The backbone of society
Not-for-profit (NFP) organisations play an important economic, political and social role in countries around the world. Here in Australia, NFPs deliver programs and interventions that are designed to deliver meaningful social impact to communities across the country. These programs span a wide range of areas – cultural, civic, health, sports and safety, to name a few – and are often rolled out with minimal budgets.
Associate Professor Bronwen Dalton is the Director of the Masters of Not-for-Profit and Social Enterprise at UTS, and the convener of a new online course through UTS Open called Measuring Social Impact. A former co-director of the UTS Centre for Cosmopolitan and Civil Societies and a recipient of the Larkinson Award for Social Studies from Oxford University, Dalton is a teaching and research leader in the NFP space.
According to Dalton, Australians rely on the NFP sector to support their social welfare more than residents of any other country in the world – the Australian Charities and Not-for-Profits Commission (ACNC) reports approximately 600,000 NFPs in Australia, although Dalton estimates the real number is actually closer to 700,000. Of these, more than 54,000 are registered with the ACNC.
“The NFP sector is the biggest employer and one the largest NFP sectors in the world,” Dalton says.
No evidence, no funding
Despite its scale, however, much of the NFP sector still struggles to demonstrate the extent of its social impact. Many programs are designed and delivered without any formal evaluation – but in an increasingly competitive funding environment, funders now expect to see evidence-based outcomes that clearly show whether programs are reaching their stated goals.
Dalton believes that all organisations delivering interventions for social change should be measuring their social impact at every stage of a program’s development and rollout.
“A lot of programs are sometimes just borrowed from overseas, or developed because someone thought it was a good idea, or continued unchanged because that’s the way it’s always been done,” she says.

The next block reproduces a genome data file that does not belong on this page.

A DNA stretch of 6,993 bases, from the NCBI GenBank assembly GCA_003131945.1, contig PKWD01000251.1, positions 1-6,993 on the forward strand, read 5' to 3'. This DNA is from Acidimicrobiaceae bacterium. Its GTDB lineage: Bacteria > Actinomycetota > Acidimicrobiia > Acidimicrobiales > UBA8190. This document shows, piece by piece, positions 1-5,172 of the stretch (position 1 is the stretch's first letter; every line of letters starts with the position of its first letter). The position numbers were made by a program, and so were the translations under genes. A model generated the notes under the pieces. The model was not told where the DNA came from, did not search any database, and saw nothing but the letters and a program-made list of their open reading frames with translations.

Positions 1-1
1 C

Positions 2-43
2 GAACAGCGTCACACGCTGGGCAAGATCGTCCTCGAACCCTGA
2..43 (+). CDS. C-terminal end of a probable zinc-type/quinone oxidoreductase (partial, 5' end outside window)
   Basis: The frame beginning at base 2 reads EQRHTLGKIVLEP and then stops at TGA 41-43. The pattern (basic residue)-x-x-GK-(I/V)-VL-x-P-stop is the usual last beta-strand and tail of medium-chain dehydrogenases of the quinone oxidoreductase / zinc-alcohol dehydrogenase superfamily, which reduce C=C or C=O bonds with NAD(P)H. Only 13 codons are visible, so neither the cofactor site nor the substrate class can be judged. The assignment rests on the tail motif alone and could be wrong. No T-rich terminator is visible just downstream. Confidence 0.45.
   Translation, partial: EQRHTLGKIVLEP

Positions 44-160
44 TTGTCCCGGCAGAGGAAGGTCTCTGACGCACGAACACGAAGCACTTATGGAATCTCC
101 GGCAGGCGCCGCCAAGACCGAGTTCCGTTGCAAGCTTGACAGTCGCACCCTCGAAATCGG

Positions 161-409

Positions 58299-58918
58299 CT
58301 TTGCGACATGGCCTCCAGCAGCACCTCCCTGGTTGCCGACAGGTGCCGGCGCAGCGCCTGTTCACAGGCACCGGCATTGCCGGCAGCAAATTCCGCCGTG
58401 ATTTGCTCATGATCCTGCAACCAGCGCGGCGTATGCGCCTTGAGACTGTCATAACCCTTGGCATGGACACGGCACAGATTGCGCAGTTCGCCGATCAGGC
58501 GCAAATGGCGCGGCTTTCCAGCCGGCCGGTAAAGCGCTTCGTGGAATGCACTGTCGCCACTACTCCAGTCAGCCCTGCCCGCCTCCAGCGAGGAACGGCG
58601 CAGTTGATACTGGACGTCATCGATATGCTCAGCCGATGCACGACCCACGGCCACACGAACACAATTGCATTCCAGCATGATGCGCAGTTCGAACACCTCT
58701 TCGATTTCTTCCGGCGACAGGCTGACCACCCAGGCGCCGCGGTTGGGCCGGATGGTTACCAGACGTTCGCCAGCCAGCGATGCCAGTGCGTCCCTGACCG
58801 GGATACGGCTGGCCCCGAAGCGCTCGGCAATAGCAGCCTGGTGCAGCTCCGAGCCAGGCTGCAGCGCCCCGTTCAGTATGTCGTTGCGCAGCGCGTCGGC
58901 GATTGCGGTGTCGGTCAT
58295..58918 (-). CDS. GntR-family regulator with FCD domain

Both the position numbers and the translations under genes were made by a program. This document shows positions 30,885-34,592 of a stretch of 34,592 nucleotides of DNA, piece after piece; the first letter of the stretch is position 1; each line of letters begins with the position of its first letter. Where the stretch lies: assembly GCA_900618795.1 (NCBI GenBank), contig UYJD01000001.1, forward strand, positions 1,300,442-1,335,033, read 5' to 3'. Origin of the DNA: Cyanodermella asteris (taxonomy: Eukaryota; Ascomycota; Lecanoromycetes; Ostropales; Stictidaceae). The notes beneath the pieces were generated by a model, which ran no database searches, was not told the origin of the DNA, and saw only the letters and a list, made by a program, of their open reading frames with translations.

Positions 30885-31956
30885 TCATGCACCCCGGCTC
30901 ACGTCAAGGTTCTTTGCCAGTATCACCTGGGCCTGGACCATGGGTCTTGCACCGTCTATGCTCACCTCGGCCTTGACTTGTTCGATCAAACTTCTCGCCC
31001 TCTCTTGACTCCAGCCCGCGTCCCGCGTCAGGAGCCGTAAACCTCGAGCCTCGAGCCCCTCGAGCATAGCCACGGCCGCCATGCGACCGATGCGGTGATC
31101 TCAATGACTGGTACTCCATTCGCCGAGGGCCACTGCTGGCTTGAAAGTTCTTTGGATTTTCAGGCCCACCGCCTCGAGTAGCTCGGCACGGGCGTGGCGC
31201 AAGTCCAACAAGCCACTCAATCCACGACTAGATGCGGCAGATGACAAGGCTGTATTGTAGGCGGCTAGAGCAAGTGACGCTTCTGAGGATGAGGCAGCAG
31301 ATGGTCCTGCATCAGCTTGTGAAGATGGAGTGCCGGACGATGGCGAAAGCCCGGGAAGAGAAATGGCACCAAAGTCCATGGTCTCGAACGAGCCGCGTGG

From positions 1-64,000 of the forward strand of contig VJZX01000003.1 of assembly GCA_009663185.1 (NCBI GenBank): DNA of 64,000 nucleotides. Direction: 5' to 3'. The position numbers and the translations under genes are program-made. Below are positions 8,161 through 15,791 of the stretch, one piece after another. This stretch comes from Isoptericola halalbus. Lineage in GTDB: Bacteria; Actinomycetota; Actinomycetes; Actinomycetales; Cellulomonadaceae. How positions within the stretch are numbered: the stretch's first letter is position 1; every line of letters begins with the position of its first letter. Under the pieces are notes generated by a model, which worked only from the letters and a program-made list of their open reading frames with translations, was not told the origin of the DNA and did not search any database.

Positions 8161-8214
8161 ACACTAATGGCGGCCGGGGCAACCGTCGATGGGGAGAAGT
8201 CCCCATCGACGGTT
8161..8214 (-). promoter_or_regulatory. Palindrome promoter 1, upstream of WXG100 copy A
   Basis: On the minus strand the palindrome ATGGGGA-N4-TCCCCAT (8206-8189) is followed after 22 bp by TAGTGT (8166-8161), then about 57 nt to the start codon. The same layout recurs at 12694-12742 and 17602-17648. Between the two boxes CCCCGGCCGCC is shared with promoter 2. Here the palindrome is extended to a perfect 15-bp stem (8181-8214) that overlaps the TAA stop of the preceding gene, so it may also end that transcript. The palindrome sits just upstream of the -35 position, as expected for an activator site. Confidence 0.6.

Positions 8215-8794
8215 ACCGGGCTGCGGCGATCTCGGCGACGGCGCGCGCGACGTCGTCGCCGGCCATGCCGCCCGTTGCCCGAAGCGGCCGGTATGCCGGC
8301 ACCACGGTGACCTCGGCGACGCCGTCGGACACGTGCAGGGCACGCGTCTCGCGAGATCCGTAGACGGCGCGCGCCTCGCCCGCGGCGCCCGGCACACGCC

“Measuring social impact is about implementing best practice techniques and ensuring you have an evidence-based intervention that gets the biggest bang for your buck.”
Why measure social impact?
There are four key reasons that organisations should measure their social impact, Dalton says: to track progress, identifying whether or not a program is achieving its intended goals; to inform strategies that improve an organisation’s programs and practices; to make the most effective contribution to society; and to gain the confidence and support of funders.
To do this, Dalton believes that NFPs should allocate 5-10 per cent of a project’s total funds towards evaluation as a separate budgetary line item. This evaluation funding should then be used for evidence-based program design; capturing client demographic data; developing a whole-of-organisation understanding of what success looks like; measuring and reporting on immediate outcomes and longer-term impact; and using validated measures, indicators and tools for evaluation.
However, formal project evaluation can be a complicated proposition for organisations with little or no evaluation expertise. And, while some larger NFPs employ consultants to help them, the associated cost is often prohibitive for smaller organisations.
Online learning for in-house expertise
In response, Dalton’s UTS Open course has been designed to help NFPs evaluate their own programs using best practice processes. The course, which teaches participants to develop their own Logic Model (a tool that describes the activities within a program that will deliver the intended change) and Theory of Change (an overarching statement that describes what a program is and why it will work) provides the fundamentals of evidence-based program evaluation.
Concurrently, Dalton and her colleagues are developing a social impact toolbox that will provide NFPs with access to the type of validated evaluation tools that are normally inaccessible to the public.
“What UTS is about is democratising access. As a university, we understand that without an vibrant and effective NFP sector, all of the beneficiaries that NFPs serve would suffer,” she says.
“We’re trying to level the playing field and ensure that all NFPs, regardless of their size, are funded not on their capacity to engage expensive consultants but on their capacity to make a difference.”